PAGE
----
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theKnaveofNevermore: mint hits right on this, and examples can be found throughout history, but since rome itself seems to be the template for how the republic purports itself, rather than the grecians as americans prefer to pride themselves, in the roman example during the time of the republic a form of democracy did exist, and votes could be cast in support of high government officials, however only senators and citizen free men had the power to cast an opinion on governance, not free women, and decidedly not the plebians, who were the lesser,s of roman society, lower class citizenry, laborers, service people, peasants and of course the slaves. none of these people had any kind of voice in the matters of politics in the republic, even though they represented 95% of the population. the republic under this paradigm did extremely well for it self, leadership was relatively sane, and expansion was steady and profitable, it was romes golden era. the plebe,s had no voice, but they did benefit in romes success. mostly. and this is likely the model thomas jefferson was also thinking of, however in america, so much power in the hands of so few, seemed too close to the oligarchical rule the new colonies had just cast aside, so to work, and to separate themselves from the kings rule of the past, democracy was required to be sweeping and across several defining lines, not colour or gender, initially, but free white men were deemed to be equal under the authority of administrative body. sadly in the present time, there is no reason that the system we have in place should fail, all things being equal, but the fact that it has failed can only be an indictment of the american education system. ignorance is the driving force in politics now.
clenchedfist00: Modes of representation: mathematics, morality, scientific laws, significance, categories (including biological, geological and chemical taxonomies). They are like glasses that represent aspects of reality to us while ignoring others. What is so represented is always much richer - there is more to its being - than what the glasses bring into focus. We might say "infinitely more" as long as we recognize that infinity is a value in a mode of representation.
Xeno's paradoxes are solved by recognizing that motion is not a representation but that which is represented - Achilles does not traverse distinct units of space; Achilles -runs-. The universe is not the results of applying a mode of representation but that which is so represented.
We may represent anything we like using any mode of representation we like - except "the universe." For if we say the universe has some set of qualities, as opposed to a more or less particular phenomenon within the universe, we mistake that which is represented with the results of applying a mode of representation.
The concept of "The Universe" is an attempt to reach beyond the results of applying a mode of representation - using that mode of representation - to touch the thing represented, as it were, directly.
The zero sum game is the results of a mode of representation, not the thing so represented. It is a form of "unity in diversity."
clenchedfist00: "the wise man proportions his beliefs to the evidence"
as opposed to what?
a person may be mistaken about how much evidence exists for a belief - this is an honest mistake, a failed attempt to "proportion belief to evidence"
she may also be mistaken in just what is reasonable to infer from the evidence - another honest mistake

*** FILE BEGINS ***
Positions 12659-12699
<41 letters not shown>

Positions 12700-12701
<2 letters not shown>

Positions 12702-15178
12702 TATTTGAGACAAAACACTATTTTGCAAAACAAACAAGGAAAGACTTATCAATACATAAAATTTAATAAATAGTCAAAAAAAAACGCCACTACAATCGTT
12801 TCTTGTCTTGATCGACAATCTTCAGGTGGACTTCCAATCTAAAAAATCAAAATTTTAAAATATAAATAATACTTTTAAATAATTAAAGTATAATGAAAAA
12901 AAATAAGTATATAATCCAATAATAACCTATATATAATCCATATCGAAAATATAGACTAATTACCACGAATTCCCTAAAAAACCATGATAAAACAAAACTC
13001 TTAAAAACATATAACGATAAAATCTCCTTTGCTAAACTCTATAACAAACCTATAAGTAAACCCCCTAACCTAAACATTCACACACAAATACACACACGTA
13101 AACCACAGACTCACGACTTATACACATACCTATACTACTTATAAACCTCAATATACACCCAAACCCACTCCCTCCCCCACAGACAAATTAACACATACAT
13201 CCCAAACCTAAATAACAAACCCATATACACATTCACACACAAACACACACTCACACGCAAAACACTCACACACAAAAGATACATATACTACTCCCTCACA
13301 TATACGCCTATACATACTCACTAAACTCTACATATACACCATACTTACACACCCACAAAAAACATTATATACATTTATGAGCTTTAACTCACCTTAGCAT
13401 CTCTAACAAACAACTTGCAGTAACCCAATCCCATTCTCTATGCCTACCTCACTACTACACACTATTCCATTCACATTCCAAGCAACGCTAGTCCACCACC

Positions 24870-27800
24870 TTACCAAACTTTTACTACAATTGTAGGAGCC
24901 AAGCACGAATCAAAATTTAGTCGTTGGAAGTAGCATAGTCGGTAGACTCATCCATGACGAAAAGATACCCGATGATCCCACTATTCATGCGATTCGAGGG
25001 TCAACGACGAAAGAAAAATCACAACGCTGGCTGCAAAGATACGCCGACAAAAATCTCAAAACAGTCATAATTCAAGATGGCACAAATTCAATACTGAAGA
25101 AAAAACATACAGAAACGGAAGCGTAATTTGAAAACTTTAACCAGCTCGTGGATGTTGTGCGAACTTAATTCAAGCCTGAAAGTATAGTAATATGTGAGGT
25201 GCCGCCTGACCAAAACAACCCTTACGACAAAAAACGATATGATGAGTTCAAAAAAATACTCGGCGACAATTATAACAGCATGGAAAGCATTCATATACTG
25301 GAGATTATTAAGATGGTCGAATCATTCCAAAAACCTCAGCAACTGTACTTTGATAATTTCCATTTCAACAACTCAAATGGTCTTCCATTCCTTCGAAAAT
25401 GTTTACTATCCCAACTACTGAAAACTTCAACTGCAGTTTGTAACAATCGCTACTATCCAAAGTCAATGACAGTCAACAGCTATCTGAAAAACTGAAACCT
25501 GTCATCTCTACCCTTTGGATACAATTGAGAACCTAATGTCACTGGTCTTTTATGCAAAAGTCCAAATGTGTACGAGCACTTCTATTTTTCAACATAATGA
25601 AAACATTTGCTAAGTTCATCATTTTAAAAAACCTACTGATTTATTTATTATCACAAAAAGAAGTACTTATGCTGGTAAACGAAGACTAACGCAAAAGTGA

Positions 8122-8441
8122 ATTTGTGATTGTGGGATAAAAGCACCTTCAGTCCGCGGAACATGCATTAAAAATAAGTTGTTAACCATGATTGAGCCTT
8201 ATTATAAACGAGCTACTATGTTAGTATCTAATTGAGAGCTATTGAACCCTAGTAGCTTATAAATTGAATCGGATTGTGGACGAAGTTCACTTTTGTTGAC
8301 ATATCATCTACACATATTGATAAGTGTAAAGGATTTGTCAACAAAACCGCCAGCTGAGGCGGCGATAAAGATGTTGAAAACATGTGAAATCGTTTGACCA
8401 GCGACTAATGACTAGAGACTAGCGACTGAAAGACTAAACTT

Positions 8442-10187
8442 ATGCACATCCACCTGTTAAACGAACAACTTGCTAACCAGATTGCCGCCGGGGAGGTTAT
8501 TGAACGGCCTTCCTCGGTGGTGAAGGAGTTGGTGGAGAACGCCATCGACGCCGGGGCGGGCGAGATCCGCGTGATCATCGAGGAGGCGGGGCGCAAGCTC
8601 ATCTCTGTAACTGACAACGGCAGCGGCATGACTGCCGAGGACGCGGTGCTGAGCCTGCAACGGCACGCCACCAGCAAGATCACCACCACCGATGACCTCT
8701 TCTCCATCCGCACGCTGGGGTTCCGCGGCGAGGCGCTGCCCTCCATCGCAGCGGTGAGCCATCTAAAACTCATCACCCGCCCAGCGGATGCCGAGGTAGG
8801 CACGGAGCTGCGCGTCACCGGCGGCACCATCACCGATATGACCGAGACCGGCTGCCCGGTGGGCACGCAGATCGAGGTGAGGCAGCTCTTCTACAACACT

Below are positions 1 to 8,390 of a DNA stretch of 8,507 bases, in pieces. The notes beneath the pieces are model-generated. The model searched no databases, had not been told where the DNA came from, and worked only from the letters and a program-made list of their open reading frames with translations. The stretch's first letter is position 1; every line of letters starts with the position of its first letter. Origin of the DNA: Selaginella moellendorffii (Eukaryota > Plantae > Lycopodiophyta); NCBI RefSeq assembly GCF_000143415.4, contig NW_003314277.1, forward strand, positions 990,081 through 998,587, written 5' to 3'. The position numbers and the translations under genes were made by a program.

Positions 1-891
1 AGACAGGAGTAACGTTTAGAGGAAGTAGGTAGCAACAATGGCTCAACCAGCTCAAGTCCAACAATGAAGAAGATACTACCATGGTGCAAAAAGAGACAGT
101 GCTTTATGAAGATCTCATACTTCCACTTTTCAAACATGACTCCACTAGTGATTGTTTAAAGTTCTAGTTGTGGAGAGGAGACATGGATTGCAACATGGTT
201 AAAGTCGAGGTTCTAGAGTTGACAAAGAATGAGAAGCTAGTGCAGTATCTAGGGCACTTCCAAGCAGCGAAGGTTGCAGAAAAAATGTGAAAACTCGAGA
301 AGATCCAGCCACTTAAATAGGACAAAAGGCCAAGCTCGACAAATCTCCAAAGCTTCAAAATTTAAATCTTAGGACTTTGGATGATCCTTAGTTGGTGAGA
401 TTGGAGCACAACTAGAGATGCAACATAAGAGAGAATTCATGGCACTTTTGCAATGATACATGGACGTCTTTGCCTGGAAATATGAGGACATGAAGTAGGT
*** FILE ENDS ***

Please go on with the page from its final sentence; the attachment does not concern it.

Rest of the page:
but if she makes neither mistake ... what is to stop 40 points of evidence from becoming 40 points of confidence in her belief? the idea that i could CHOOSE to believe something without evidence that seems to me to justify that belief ... seems impossible - nor could i disbelieve something for which i felt i had adequate evidence for
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A_Muse_Mint101: You're putting far too much effort into an explanation-- or reason, behind sometimes a simple capacity to ignore or become oblivious to what one would not ordinarily or otherwise be towards such.
It may be ineffable of which I'm speaking upon. Since I'm unaware of a process by which one can follow to -become- ignorant or oblivious (honestly) to such that they're aware. I've found that, "I don't know how I do it, I just do it" is the often way to state it. I think it's closest description would be a combination of "in the zone" and self-deception*. Even tho the self-deception may be deceiving one's self from the falsehood they've held to be true, for the reasoned truth. E.g. "I believe in [whatever], but I'll entertain the notion there is no [whatever] to further explore your argument." This is more of an analytic form, but the emotional variant is less well codified.
Another way to look at it is in the truest sense of, like when you're of the child-like innocence, ignorantly/oblivious to that which you, still, do not know.-- What is the reason for life, if any? Sure, you can give a plethora of reasoned responses, any of which -may- be more or less true-ish; so can you not assemble this state of being and direct it towards that which you've already rooted your mind to?
clenchedfist00 in reply to A_Muse_Mint101: ok yes, suspending belief as an instinctual activity that permeates our lives ... I agree with you that this happens all the time, and that it is essential to doing it that we not analyze it - if we even try to make it explicit what it is we're doing when we suspend belief, we will probably find ourselves unable to do it anymore
though that analysis itself may be motivated by a much deeper and broader suspension of belief, such that we can never escape the "self-deception" but only jump up levels of generality!
anyway you're quite right ... but I suppose I still want to say: suspension of belief A is not a state of belief in the truth of "not-A" ... suspension of belief in A assumes, by its nature, that "deep down" one still believes (or knows) that A
and belief on this deeper level is governed by the rule that I can only believe A insofar as I perceive sufficient reason to believe it - that's what belief on this deeper level -is-
i have no idea what's going on here, but it doesn't matter ... with this music i could be watching a slug crawl and i would feel as though it were the most sublime and powerful thing i've ever witnessed